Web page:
We’ve talked about worm composting as a way to recycle food waste. But worms don’t eat everything and if you do a lot of cooking, worms probably won’t keep up with all your waste.
Chemicals are toxic and abound everywhere. People apply pesticides and herbicides often without thinking about the consequences. The purpose of your organic edible schoolyard garden is to connect students with both nature and their food supply. It is also a place for thoughtful contemplation for the students. Commit to using natural means to control pests.
Most insects in your garden are beneficial, so you want to isolate the unwanted… Continue reading
Looking for some extra money to finance your schoolyard garden project? Try to unearth a grant to pay for your expenses.
There is also your local farm bureau. A… Continue reading
Many plants have synergistic relationships. Our ancestors saw this and practiced companion planting. Native Americans engaged in this practice by organizing the crops of maize, squash and beans close together and called them the Three Sisters .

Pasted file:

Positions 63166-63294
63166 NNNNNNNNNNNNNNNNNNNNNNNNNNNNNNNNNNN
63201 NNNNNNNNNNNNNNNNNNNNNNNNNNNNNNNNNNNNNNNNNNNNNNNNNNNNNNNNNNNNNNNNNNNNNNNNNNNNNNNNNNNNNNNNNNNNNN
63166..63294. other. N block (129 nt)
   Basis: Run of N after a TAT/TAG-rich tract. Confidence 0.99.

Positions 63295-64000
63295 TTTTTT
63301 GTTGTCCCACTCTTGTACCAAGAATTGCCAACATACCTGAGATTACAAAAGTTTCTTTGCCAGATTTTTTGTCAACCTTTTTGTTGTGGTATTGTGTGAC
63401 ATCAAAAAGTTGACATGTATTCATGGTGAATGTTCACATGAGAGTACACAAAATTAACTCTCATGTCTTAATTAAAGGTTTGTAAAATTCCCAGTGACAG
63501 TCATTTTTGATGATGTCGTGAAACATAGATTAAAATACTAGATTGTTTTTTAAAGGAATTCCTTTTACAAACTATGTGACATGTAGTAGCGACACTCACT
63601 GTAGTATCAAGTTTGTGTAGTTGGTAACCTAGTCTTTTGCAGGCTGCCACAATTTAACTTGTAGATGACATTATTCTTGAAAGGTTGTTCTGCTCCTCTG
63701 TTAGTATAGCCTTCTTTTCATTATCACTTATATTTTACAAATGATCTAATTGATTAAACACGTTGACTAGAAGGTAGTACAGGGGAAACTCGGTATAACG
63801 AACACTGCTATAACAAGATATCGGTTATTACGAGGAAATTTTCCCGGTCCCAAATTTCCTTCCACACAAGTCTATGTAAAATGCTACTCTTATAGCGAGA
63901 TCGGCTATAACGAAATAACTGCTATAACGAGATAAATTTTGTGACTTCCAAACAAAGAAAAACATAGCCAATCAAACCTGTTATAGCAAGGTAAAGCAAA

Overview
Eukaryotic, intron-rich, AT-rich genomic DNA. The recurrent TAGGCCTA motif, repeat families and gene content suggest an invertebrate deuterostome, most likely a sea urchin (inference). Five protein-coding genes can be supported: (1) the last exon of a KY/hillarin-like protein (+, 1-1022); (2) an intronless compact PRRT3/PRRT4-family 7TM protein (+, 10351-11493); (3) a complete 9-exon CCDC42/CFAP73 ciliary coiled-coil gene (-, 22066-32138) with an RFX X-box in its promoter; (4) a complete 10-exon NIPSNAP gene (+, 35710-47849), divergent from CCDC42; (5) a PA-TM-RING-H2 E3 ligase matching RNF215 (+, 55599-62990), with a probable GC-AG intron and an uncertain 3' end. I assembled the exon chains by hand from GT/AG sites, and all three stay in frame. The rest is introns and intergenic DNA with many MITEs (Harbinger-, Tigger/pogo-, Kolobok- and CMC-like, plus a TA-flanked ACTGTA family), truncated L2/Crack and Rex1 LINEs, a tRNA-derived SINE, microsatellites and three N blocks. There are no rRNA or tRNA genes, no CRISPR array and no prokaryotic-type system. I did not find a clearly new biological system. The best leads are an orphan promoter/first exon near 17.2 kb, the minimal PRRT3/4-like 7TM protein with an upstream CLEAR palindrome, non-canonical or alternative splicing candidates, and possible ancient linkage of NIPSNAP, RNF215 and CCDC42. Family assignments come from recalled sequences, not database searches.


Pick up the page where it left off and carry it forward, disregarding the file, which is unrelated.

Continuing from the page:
Some plants exude chemicals from their roots or aerial… Continue reading
In nature, waste from one species is food for another. That’s a good rule to ponder and an especially good one to follow. One way to close the loop on food waste, is to add worms to your life.
As I explored in my previous post, our insatiable demand for natural resources now exceeds our planet’s ability to meet it. September 25th symbolically marked Earth Overshoot Day, the day humanity began living beyond its ecological budget… Continue reading
Earth Overshoot Day
Thanksgiving is a recognizable holiday to most Americans but can anyone remember the event that fell on September 25th of this year?
September 25th was Earth Overshoot Day and marked the day when humanity begins living beyond its ecological means.
As I descended from I-95 into the concrete forest that now covers the city of Miami, I thought about the artificial shade. Darkness was everywhere even while the sun rested high in the sky.